RALEIGH, N.C. (Reuters) - North Carolina's Republican-dominated legislature is moving to strip powers from the state's incoming governor, Democrat Roy Cooper, three weeks before he is to succeed a Republican in the executive mansion.
Lawmakers on Thursday began debating a bill to require Senate confirmation for cabinet appointments, reduce by 1,200 the number of state employees the governor can hire and fire at will, and eliminate the governor's power to pick University of North Carolina trustees.
The legislation and related bills came as a surprise, filed late on Wednesday on the heels of a special "lame duck" session of the General Assembly called to consider relief for Hurricane Matthew victims.
Cooper, to be sworn in on Jan. 7 after defeating incumbent Republican Pat McCrory by 10,000 votes last month, said the proposals are aimed at holding him back.
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"Most people might think that this is a partisan power grab, but it is really more ominous," Cooper said at a news conference in Raleigh on Thursday. "This is about thwarting the governor's ability to move us forward on education and healthcare and clean air and water."
Cooper, currently state attorney general, said his office is reviewing the proposals and will sue if lawmakers approve any measures he believes are unconstitutional.
McCrory's office did not respond to a request for comment on whether he would sign the legislation.
Republican lawmakers called the changes justified by the state's constitution. Senate confirmation hearings were held earlier in the state's history, they said.
"This bill is a good step forward in reasserting legislative authority vested by the constitution and entrusted to the members of this body," Representative David Lewis, a Republican and a sponsor of the bill, said during a debate on Thursday.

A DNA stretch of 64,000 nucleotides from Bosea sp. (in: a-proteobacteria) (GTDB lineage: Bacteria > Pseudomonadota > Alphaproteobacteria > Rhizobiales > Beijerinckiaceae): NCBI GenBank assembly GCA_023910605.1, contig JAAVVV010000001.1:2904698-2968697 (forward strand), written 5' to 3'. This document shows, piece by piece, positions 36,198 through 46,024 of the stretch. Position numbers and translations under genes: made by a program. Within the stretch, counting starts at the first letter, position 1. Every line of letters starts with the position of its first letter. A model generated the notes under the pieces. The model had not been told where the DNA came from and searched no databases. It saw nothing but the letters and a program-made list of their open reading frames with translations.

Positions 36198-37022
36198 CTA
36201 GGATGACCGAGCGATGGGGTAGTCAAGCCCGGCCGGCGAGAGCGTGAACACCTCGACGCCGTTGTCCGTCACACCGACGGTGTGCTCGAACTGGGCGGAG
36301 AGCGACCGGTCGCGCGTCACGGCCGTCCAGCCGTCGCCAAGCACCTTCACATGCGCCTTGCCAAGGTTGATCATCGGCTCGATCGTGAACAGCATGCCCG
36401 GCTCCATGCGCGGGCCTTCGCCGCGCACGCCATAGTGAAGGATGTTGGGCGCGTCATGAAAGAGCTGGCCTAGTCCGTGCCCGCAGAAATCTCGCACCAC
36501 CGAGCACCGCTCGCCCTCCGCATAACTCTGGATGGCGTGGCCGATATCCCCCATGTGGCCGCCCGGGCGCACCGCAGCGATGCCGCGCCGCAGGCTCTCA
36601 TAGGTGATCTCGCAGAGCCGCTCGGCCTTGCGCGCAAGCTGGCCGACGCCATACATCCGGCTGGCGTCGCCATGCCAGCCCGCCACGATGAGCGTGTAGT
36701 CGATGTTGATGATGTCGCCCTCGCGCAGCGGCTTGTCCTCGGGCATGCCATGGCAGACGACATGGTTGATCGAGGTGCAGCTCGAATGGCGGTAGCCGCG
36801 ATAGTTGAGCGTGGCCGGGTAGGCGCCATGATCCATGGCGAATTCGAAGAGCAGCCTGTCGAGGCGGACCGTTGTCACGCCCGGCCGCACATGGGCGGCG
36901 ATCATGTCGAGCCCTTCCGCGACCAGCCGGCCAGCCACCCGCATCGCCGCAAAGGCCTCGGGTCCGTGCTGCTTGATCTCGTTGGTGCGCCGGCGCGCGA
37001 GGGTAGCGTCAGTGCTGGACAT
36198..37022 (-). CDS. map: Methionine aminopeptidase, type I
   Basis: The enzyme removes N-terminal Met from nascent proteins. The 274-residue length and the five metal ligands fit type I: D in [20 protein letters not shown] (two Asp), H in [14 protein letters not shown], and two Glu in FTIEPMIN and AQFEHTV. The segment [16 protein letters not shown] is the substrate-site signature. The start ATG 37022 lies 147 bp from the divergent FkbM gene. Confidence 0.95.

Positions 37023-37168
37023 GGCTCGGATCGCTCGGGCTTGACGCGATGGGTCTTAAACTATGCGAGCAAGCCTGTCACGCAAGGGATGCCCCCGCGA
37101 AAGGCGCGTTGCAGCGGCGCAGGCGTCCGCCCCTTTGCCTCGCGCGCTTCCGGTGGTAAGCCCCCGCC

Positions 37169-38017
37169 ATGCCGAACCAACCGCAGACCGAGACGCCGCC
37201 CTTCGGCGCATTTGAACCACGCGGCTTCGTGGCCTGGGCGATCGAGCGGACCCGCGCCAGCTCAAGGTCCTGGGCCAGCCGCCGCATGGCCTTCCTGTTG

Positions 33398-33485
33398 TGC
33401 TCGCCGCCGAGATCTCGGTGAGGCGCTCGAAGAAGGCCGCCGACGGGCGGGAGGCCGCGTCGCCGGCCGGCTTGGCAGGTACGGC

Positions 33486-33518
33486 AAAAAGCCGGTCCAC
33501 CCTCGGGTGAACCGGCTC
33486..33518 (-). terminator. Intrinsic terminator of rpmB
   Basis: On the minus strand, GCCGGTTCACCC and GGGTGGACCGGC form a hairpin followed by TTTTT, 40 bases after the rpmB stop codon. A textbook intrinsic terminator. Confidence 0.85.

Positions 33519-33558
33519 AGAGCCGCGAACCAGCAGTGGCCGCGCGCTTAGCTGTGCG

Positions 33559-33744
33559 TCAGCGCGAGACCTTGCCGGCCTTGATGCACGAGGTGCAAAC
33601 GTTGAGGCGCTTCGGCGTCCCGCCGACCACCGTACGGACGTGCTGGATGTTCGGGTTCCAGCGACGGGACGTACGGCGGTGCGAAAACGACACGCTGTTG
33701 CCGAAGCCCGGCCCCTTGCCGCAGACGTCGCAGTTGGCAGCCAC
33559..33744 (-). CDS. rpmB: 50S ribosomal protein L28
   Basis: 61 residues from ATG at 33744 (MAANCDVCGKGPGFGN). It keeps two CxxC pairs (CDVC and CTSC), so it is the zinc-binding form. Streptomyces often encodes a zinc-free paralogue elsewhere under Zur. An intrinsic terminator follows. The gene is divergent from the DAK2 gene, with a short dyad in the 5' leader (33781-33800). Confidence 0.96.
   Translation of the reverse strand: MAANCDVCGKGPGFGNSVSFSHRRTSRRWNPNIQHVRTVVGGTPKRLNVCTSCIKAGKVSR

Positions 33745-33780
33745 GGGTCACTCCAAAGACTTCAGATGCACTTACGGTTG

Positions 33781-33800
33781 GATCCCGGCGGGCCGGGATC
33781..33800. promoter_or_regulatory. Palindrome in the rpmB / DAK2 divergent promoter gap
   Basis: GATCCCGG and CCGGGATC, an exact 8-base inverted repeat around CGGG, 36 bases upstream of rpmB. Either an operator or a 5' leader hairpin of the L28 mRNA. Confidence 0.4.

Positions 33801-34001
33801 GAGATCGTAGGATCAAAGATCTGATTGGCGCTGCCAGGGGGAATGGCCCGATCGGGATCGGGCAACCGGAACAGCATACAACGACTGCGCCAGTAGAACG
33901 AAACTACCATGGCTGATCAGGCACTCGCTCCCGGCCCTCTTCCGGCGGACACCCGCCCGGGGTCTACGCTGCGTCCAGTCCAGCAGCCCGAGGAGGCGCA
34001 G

A House of Representatives committee, in an unrecorded voice vote, advanced the bill on Thursday, as about 100 people gathered at the legislature to demonstrate against the proposals.
The Senate debated a separate measure that would weaken the governor's control over the state elections board, changing it from a five-member panel appointed by the governor to an eight-member panel with only half the members appointed by him.
Protesters who chanted "You work for us" and other slogans were cleared out of the Senate chamber after legislative leaders said they were disrupting debate on the bill.
North Carolina, the ninth most-populous U.S. state, has been roiled by sharp political divisions. The state voted for Democratic presidential candidate Barack Obama in 2008 and then turned to the right, electing McCrory in 2012 and Republican super-majorities in its state legislature.
The state became a target of boycotts by companies, musicians and sports leagues after it passed a law this year restricting bathroom access for transgender people in government buildings and public schools.
(Reporting by Marti Maguire; Writing by David Ingram; Editing by Dan Grebler and Steve Orlofsky)